;xilaaf un aur ;xuubaa;N ke sadaa yih jii me;N rahtaa hai
yihii to miir ik ;xuubii hai ma((shuuq-e ;xayaalii me;N

1) in contrast to those other fine-ones, this one always remains in the inner-self
2) only/emphatically this, Mir, is a single/particular/unique/excellent fineness in an imaginary beloved



;xayaalii : 'Ideal, imaginary; fanciful, capricious; fantastical; visionary; chimerical'. (Platts p.498)

S. R. Faruqi:

This theme is entirely new. The enjoyable thing is that in his 'Present in Absence', John Donne has expressed an idea very much of this kind:

By absence this good means I gain,
That I can catch her,
Where none can watch her,
In some close corner of my brain:
There I embrace and kiss her;
And so enjoy her and none miss her.

The difference is only that Donne is nevertheless speaking of a flesh-and-blood beloved. Mir's beloved is entirely imaginary; and since the imagination is within Mir's grasp, the beloved too is within his grasp.

It's also superb that he's said yihii to miir ik ;xuubii hai . Because this is the most everyday of the everyday, and the truth of truths. The juxtaposition with ;xuubaa;N too is enjoyable.

Qa'im tried very hard, but composed a colorless kind of verse:

go ba:zaahir tuu gale lagtaa nahii;N mere to kyaa
hai ta.savvur se tire har dam ham-aa;Goshii mujhe

[although outwardly you don't embrace me, what of it?
through imagination, I have your embrace at every moment]

Sauda and Jur'at have both drawn out new aspects of this theme. Sauda:

mai;N bandah ho gayaa saudaa ab us naazuk-;xayaalii kaa
kih yaar apne ko samjhaa huu;N mire pahluu me;N bai;Thaa hai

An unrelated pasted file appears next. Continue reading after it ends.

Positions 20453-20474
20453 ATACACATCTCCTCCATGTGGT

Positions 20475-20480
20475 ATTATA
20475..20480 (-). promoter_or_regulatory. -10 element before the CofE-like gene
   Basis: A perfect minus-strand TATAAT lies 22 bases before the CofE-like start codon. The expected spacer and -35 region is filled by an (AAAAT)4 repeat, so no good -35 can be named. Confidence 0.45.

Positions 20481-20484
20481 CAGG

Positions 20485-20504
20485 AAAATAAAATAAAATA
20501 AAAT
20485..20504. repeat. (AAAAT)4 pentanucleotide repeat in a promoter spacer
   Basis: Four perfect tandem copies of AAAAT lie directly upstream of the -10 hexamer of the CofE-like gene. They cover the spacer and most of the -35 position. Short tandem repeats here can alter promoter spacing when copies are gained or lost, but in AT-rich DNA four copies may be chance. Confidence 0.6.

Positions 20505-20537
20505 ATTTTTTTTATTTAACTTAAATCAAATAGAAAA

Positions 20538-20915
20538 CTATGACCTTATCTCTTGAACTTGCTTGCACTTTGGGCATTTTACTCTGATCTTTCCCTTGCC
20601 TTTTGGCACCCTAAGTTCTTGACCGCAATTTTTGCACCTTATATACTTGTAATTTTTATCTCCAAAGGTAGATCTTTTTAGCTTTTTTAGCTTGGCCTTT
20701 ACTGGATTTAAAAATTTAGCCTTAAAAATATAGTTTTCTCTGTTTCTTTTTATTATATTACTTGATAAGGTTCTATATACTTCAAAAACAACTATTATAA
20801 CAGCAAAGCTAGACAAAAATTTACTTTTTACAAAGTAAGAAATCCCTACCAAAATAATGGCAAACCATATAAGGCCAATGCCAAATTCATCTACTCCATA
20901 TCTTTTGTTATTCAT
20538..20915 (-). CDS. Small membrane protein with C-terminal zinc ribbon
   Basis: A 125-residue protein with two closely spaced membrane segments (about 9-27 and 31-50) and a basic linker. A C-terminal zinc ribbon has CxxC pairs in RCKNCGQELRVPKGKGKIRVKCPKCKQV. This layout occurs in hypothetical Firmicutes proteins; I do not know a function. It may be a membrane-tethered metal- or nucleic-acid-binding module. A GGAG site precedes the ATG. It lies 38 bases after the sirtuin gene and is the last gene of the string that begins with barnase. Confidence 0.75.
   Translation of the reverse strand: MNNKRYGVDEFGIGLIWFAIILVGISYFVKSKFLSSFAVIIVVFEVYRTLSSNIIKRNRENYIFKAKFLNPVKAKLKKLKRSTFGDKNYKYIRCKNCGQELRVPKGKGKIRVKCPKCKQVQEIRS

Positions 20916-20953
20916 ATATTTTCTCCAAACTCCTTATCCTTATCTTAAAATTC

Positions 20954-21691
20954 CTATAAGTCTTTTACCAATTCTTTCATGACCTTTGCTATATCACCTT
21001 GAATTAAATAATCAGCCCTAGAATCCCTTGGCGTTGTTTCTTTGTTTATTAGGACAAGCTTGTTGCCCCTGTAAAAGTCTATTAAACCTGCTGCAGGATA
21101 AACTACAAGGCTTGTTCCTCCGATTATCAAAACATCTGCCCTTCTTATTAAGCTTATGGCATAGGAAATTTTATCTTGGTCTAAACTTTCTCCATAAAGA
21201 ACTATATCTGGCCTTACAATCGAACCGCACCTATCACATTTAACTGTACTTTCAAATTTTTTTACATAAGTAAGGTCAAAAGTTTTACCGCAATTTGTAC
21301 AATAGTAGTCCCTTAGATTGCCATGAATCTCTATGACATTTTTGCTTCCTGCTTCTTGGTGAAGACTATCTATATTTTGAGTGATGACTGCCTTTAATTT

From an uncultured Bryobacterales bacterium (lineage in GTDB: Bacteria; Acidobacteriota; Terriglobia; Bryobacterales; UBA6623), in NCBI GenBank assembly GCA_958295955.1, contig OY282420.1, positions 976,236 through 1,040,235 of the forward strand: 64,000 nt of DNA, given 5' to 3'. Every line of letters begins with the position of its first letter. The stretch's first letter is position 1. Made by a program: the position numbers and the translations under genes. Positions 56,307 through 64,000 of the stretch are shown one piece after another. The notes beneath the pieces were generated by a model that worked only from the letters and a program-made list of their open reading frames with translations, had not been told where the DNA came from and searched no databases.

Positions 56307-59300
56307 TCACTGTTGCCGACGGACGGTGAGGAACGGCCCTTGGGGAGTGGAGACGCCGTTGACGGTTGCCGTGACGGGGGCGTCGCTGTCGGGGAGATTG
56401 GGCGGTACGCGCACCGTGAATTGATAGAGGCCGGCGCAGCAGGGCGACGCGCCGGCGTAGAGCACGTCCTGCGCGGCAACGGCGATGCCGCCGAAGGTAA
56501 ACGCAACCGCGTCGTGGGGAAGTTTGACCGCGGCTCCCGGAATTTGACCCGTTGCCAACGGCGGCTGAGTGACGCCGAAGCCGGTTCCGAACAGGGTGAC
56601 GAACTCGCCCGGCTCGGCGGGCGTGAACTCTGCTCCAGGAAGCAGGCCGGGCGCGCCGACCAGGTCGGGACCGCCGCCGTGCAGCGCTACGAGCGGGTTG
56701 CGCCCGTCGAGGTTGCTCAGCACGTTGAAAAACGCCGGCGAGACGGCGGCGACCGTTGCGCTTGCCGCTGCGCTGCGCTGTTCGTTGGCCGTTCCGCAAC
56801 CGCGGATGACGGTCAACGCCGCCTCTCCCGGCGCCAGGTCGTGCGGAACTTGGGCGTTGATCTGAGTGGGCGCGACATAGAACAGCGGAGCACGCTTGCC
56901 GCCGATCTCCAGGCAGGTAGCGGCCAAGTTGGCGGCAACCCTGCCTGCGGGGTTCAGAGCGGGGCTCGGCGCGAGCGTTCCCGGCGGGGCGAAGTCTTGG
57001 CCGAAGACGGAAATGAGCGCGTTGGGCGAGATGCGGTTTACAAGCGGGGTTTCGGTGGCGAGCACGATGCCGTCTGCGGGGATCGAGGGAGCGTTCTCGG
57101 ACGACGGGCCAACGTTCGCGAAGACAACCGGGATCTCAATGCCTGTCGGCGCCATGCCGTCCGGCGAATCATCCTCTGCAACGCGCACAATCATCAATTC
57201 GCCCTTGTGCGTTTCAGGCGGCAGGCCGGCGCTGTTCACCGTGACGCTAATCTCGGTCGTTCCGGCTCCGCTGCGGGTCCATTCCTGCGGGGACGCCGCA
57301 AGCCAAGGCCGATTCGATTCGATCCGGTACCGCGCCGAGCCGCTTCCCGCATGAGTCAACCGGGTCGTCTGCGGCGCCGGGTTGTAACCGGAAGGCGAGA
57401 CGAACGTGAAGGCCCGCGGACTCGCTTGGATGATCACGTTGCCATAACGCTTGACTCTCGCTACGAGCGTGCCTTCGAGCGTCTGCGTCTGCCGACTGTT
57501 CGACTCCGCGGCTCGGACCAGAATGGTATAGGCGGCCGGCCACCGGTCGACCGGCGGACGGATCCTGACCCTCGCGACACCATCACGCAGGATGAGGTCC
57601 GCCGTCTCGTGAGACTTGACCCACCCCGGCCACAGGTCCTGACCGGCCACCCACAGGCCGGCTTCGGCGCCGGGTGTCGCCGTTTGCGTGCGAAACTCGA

[I have become a slave now, Sauda, of that 'delicacy of thought'
for I've considered that my beloved is seated by my side]


dii ta.savvur ne kisii ke aur biinaa))ii mujhe
band aa;Nkho;N par bhii vuh detaa hai dikhlaa))ii mujhe

[the imagination of someone gave me more/different vision
even upon closed eyes, she is seen by me]

Jur'at's verse becomes more enjoyable when it's kept in mind that the begging-bowl of Jur'at's eyes was devoid of the coin of vision.



What is the alternative to 'always remaining in the inner-self'? From the first line, it's not clear. One possibility would be that the other beloveds would leave the inner-self and emerge into the outer world as real, physical persons. Another possibility would be that the other beloveds would leave the inner-self and just vanish. Clearly the question is important, as the emphatic yihii insists. But even after hearing the whole verse, we can't really pin it down.

The use of ik too is brilliant. It could have a resigned tone ('well, at least an imaginary beloved has one single/particular good quality') or an admiring one ('isn't it unique/marvelous that an imaginary beloved is always there!').

Compare Ghalib's vision of his own kind of imaginary beloved: